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I'm writing a game in python 2.7, and want to script the "bootstrap" of my game's development environment, and then invoke shovel. If virtualenvwrapper is not detected, I will use a virtualenv bootstrap solution. However if virtualenvwrapper is detected, I would like to use it instead.

The problem is that the virtualenvwrapper inline shell functions are not inherited by my bootstrap script. As far as I know, that rules out running something like "mkvirtualenv NotOrion". Since the environment variable "VIRTUALENVWRAPPER_VIRTUALENV" is set (in my case, from macports: /opt/local/bin/virtualenv-2.7), I tried using it directly instead:

#!/usr/bin/env bash

# Name your first "bootstrap" environment:
# Options for your first environment:
ENV_OPTS='--no-site-packages --distribute'


function create_virtualenvwrapper_venv {
  echo "installing into virtualenvwrapper directory"
  cd -
  #mkvirtualenv $ENV_NAME
  #workon $ENV_NAME

function create_standalone_venv {
  # not run/snipped


pip install shovel
shovel help

My bootstrap script finishes installing shovel. However running shovel (eg the last line) produces warnings:

/Users/me/.virtualenvs/NotOrion/bin/shovel:25: UserWarning: Module argparse was already imported from /opt/local/Library/Frameworks/Python.framework/Versions/2.7/lib/python2.7/argparse.pyc, but /Users/me/.virtualenvs/NotOrion/lib/python2.7/site-packages is being added to sys.path
import pkg_resources
# normal shovel output snipped

So is it possible to somehow invoke "mkvirtualenv" from a script? If not, can I run something else from my script that has the same effect but doesn't produce warnings?

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Same exact problem, writing a bootstrapping script. Thank you! –  Nick M Jun 4 '13 at 13:38

2 Answers 2

up vote 5 down vote accepted

Your script should be able to do:

# 'which' will print absolute path to virtualenvwrapper.sh
source `which virtualenvwrapper.sh`

I use that for some deployment scripts.

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It seems the macports virtualenvwrapper doesn't provide "virtualenvwrapper.sh". It has other variants such as "virtualenvwrapper.sh-2.7", so it seems I can't count on this. –  EdwardTeach Oct 28 '12 at 21:41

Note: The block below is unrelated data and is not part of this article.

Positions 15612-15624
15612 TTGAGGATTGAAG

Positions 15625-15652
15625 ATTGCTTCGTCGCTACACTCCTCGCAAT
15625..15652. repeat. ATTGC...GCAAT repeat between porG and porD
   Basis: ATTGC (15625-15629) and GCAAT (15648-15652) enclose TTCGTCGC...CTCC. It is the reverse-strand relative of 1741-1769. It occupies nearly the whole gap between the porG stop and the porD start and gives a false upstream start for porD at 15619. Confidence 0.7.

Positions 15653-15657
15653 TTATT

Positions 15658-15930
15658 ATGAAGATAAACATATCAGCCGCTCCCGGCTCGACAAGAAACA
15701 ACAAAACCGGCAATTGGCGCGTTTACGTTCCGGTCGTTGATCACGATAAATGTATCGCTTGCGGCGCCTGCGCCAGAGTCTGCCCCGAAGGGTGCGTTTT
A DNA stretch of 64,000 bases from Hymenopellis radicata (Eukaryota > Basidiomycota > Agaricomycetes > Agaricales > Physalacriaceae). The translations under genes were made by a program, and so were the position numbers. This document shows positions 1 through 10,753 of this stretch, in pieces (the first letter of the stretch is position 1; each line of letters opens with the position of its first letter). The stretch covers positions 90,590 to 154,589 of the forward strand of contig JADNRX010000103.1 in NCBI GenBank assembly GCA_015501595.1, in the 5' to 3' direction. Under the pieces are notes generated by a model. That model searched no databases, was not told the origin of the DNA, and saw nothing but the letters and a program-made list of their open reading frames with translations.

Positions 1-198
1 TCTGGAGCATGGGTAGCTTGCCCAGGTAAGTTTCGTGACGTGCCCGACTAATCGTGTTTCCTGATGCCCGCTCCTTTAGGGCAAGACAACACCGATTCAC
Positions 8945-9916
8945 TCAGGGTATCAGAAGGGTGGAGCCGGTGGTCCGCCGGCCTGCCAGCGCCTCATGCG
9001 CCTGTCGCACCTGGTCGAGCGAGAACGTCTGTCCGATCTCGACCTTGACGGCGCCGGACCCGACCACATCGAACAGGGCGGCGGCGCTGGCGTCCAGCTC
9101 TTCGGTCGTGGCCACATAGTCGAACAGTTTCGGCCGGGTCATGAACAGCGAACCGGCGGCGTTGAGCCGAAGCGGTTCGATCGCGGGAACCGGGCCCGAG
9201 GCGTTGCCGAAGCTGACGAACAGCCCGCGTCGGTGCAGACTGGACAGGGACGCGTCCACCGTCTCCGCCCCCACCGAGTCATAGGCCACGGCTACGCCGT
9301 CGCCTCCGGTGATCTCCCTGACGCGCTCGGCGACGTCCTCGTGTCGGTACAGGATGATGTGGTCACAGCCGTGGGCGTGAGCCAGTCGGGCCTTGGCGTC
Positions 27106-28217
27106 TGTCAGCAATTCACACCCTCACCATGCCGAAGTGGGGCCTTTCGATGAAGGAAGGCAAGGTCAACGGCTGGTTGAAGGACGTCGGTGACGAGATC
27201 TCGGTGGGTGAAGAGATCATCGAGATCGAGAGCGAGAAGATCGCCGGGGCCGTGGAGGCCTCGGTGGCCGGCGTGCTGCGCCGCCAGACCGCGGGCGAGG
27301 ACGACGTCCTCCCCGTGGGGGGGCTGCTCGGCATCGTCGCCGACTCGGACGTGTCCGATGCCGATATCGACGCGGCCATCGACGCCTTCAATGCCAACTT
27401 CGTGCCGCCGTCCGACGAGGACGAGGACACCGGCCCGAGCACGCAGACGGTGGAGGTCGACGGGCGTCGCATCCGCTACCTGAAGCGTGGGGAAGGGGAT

Ah, yes. If you use MacPorts you're sort of stuck dealing with all of the unsupported changes they make. This one is particularly annoying since there's no reason for it - a single virtualenv install can handle many different versions of Python (I have a single install used for Python 2.5, 2.6, 2.7, 3.2, 3.3, PyPy and Jython) –  Chris Adams Oct 30 '12 at 15:01
This got me on track for completing my bootstrap script; I'll paste the missing piece in above and accept this answer. –  EdwardTeach Nov 15 '12 at 13:21

There doesn't appear to be a "standard" way to do this. So I manually looked in various likely places. Messy, but it appears to be the only way:

function find_virtualenvwrapper {
   # no consistent way to find 'virtualenvwrapper.sh', so try various methods
   # is it directly available in the path?
   virtualenvwrapper_path=$(which virtualenvwrapper.sh)
   if [ $? -eq 0 ]; then
   # nope; how about something that looks like it in our path?
   # http://stackoverflow.com/questions/948008/linux-command-to-list-all-available-commands-and-aliases
   virtualenvwrapper_cmd=$(compgen -ac | grep -i 'virtualenvwrapper\.sh' | sort | uniq | head -1)
   if [ -n "$virtualenvwrapper_cmd" ]; then
      virtualenvwrapper_path=$(which $virtualenvwrapper_cmd)
      if [ $? -eq 0 ]; then
   # still not; Debubuntu puts it in /etc/bash_completion.d
   if [ -e "$virtualenvwrapper_path" ]; then
   # any other methods to find virtualenvwrapper can be added here
   echo "unable to find virtualenvwrapper.sh or anything that looks like it"
   exit 1
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